●In Geneva, the United Nations launched an appeal for a record-setting $6.5 billion to help Syrians who have lost their homes and livelihoods and are being starved by government forces. In a nation of 22 million people, 8 million are in need of humanitarian assistance, Valerie Amos, U.N. undersecretary general for humanitarian affairs, said.
“As we look towards the fourth year of this appalling crisis, its brutal impact on millions of Syrians is testing the capacity of the international community to respond,” Ms. Amos said.
●The Post reported that extremist factions allied with al-Qaeda, which now control swaths of Syrian territory, are training children as young as 10 as combatants.
“This is the future threat,” one expert told The Post’s Joby Warrick. “These are the children of al-Qaeda.”
In Iraq, “suicide bombers and gunmen killed scores” as that nation tipped back “into its deadliest levels of violence in five years,” Reuters reported. Iraq’s regression has numerous causes, including the prime minister’s intransigence and President Obama’s withdrawal of all U.S. troops, but no factor looms larger than the spillover from al-Qaeda’s growing presence in Syria.
Al-Qaeda-inspired violence also spread westward, the Wall Street Journal reported, as “Sunni extremists have stepped up attacks on the Lebanese army . . . undermining the army’s attempts to assert its authority around the country.” The United States has spent $1 billion trying to bolster that army since 2006, the Journal noted.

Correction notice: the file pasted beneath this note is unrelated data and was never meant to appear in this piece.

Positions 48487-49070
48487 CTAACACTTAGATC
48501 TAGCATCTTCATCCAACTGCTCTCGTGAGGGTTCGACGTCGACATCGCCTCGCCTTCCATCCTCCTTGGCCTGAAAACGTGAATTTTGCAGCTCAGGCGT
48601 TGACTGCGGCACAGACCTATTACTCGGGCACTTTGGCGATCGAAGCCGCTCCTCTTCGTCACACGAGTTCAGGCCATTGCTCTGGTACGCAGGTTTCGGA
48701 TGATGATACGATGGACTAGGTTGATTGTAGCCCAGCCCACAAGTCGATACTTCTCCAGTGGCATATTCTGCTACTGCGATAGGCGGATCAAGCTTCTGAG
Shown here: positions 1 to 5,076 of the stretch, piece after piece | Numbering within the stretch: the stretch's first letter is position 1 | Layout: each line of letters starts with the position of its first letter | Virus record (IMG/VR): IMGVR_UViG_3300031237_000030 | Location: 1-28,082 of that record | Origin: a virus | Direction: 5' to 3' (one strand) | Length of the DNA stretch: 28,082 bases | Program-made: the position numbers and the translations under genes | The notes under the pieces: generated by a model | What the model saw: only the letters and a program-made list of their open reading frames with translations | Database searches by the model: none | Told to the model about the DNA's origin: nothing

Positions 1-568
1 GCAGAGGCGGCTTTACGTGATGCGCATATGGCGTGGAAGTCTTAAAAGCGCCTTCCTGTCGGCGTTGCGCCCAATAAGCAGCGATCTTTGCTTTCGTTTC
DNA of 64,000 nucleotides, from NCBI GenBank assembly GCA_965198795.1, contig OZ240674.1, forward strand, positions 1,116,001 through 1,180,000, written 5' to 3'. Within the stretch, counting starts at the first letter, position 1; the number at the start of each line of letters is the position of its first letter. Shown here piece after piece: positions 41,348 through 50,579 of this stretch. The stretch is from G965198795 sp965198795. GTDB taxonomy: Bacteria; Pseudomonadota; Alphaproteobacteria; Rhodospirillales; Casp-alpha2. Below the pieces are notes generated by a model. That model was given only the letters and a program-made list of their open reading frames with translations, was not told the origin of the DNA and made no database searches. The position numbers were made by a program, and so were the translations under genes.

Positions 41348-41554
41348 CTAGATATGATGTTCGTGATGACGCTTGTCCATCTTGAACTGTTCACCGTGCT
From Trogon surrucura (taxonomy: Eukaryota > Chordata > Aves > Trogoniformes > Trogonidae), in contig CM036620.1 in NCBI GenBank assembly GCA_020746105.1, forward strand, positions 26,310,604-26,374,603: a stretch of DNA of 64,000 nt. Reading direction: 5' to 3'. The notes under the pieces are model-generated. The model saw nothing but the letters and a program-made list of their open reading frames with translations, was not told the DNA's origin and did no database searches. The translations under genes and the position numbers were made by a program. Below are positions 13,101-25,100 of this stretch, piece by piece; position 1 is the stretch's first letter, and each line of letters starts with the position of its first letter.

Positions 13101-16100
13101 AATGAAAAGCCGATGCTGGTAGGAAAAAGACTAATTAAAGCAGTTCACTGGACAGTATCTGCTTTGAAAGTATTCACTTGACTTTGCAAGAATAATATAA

●As far away as Bulgaria, an influx of Syrian refugees is fueling resentment and the rise of far-right, nationalist political forces,
PBS’s “NewsHour” reported.
A day’s gleaning from the U.S. press inevitably leaves out many issues: the strains imposed on Lebanon, Turkey and Jordan by hundreds of thousands of refugees; the imperilment of Syria’s Christian minority; the irreparable loss of archeological sites and centuries-old mosques and souks, and more. Still, the litany of one day is sobering enough.
It’s impossible to know what U.S. leadership could have achieved, but it’s hard to imagine a more frightful outcome. The one advantage of inaction seems to be the ability to disclaim responsibility: We didn’t break it, so we don’t own it. Even that benefit, however, may prove transient. Already the United States is the largest donor of refugee aid. As misery spreads and anti-American radicals plant roots, the Obama administration, or its successor, may find that the costs of non-involvement far exceed those that would have come with timely and measured intervention.